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Discussion Starter #1
Hi All,
First time poster here, hello!

I'm currently not an EV owner or driver; I really want one but currently can't yet afford one. So yes, I'm a filthy ICE driver (especially filthy; it's a Euro 3 diesel!). Don't worry, I respect the parking spaces near the chargers!

My father currently drives a Leaf gen2, but being 230 miles away, he has only brought it once, but now prefers to take my mum's diesel A3; the battery range just isn't enough for him. However, he's ordered the new Hyundai which'll have a fairly hefty battery and therefore should be able to make the journey either non-stop or with a short-ish charge on a rapid to make sure he arrives with a bit of power spare. He normally pops up to see the rugby locally, so the car's only here for an overnight & he sets off after breakfast the next day, so there's only around 12-14 hours that the car's parked.

Running the numbers, the 13A socket chargers probably wouldn't have enough time to complete a charge from ~10% to 100% in that time. So we need something more powerful. Fortunately my garage is where the main 100A incomer & consumer unit is, so getting plenty of amps is theoretically pretty easy.


However, it seems the wall mounted chargers (rolec etc) are fairly expensive, and also quite inflexible - they're installed permanently. Plus since I don't myself own an EV, I don't think I qualify for any grants or similar stuff.

I was thinking, for when I eventually own an EV, I often drive to places which don't have EV charging but which do have 16A and 32A commando outlets. So would it be sensible for me to get a 32A single phase commando/cee outlet installed, then get something like this Knons 32A portable charger:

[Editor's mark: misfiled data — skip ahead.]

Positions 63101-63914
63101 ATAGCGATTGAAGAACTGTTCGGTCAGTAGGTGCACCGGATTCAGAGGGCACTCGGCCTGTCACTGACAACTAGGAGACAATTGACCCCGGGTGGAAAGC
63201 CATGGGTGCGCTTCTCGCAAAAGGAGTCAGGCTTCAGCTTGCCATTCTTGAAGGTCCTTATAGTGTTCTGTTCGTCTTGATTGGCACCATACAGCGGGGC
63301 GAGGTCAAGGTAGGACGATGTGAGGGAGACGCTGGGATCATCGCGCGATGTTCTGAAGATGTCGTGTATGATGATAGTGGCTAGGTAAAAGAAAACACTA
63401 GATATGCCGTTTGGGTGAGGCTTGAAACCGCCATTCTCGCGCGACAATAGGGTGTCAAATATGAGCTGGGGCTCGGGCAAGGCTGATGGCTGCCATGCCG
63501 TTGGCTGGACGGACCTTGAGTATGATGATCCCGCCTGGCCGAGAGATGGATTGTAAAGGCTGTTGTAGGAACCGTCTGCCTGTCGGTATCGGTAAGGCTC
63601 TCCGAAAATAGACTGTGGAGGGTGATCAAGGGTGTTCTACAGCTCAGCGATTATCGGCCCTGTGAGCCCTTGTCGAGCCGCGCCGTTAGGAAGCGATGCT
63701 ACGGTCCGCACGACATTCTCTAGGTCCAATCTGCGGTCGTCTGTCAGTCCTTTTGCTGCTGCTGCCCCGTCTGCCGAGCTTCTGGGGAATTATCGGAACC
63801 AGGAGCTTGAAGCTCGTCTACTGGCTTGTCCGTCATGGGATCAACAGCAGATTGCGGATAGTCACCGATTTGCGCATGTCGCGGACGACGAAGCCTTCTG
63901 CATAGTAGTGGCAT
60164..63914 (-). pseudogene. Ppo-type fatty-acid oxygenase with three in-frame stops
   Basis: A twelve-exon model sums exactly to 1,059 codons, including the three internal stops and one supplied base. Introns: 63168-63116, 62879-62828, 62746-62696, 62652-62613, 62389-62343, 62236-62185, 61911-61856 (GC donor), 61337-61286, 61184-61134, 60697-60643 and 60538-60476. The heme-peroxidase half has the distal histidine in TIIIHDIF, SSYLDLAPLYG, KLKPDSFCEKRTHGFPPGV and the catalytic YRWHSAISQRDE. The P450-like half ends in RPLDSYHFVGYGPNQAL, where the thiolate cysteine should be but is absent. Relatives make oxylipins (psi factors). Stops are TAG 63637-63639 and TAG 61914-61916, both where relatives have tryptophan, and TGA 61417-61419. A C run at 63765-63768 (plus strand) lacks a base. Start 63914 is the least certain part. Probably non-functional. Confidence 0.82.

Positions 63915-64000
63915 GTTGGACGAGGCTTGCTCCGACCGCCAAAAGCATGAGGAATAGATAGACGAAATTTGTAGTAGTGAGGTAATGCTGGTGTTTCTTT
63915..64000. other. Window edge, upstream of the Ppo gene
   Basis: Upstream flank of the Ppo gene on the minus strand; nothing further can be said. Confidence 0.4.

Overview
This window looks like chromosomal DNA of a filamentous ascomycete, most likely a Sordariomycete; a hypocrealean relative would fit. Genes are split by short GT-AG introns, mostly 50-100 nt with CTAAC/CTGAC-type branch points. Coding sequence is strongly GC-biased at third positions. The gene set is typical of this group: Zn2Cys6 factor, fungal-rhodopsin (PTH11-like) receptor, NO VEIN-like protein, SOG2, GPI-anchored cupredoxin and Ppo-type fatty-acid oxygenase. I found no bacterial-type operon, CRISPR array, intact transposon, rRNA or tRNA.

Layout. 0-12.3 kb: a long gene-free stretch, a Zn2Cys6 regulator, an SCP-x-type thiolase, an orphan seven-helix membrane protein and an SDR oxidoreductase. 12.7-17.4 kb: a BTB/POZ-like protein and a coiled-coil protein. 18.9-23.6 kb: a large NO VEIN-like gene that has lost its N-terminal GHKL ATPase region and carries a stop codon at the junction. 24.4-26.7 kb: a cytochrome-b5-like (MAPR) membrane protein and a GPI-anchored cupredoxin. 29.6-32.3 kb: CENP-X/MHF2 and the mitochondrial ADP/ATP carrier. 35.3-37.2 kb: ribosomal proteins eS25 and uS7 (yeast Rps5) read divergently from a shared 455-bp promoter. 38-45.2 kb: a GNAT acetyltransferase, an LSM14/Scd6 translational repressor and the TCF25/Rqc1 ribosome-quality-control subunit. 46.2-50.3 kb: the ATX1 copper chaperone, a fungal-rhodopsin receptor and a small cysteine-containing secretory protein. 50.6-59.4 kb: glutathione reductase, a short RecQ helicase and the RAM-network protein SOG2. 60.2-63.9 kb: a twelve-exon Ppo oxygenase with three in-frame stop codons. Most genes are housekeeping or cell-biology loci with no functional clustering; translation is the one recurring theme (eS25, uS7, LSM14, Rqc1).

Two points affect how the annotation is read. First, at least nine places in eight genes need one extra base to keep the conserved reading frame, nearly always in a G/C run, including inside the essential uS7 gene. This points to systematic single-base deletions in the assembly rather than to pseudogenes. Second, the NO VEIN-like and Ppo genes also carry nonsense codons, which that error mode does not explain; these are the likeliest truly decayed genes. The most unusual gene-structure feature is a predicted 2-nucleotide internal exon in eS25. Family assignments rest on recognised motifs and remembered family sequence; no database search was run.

Khons 32A IEC-62196 portable evse charger with blue CEE for electric cars - I could run the portable charger at 32A, or limit it to 16A/13A if I've connected it via adaptors to a supply with a lower current limit. Works fine at home, works fine if I'm at a workshop/similar which has a bigger supply available.

This, to me, seems a much more versatile way of doing things - is there a drawback? It feels as though I'm missing something blindingly obvious - why don't more people go down this path?

Thank you all for reading & for any advice you can share!
 

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Be aware that there are two types of plug on the car end, Type 1 (J1772) and Type 2 (Mennekes). The link you gave is for a unit with a Type 2 plug which will NOT fit the 24 or 30kWh Leaf, which it sounds as though your father has.

The new Leaf (40kWh) and most other electric cars in the UK now have Type 2 sockets, so your lead will work with them, but not with the older Leaf (or the Mitsubishi Outlander PHEV which is also Type 1) . You can't convert from one to the other unfortunately.
 

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Discussion Starter #3
Be aware that there are two types of plug on the car end, Type 1 (J1772) and Type 2 (Mennekes). It looks as though the link you gave is for J1772 which will fit the 24 or 30kWh Leaf, and which it sounds as though your father has.

The new Leaf (40kWh) and most other electric cars, apart from the Mitsubishi Outlander PHEV, in the UK have Type 2 sockets, so your lead will not work with them. You can't convert from one to the other unfortunately.

The US standard is Type 1, and since the unit you linked to is priced in USD, that's probably which it's Type 1.
Aha, so for basically any new car here in the UK (and some of the older ones, eg Tesla S), it's a Type 2 that I'll be needing?
If I find the appropriate alternative with a Type 2 connector, though, would that be the right answer?

Thanks for helping me, I did wonder what Type 1 and Type 2 meant.
 

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I don't think there is anything wrong with this approach in principle.

Just be sure about the quality and warranty of a Chinese EVSE. There are a number of reputable EU manufacturers which may be worth researching for peace of mind.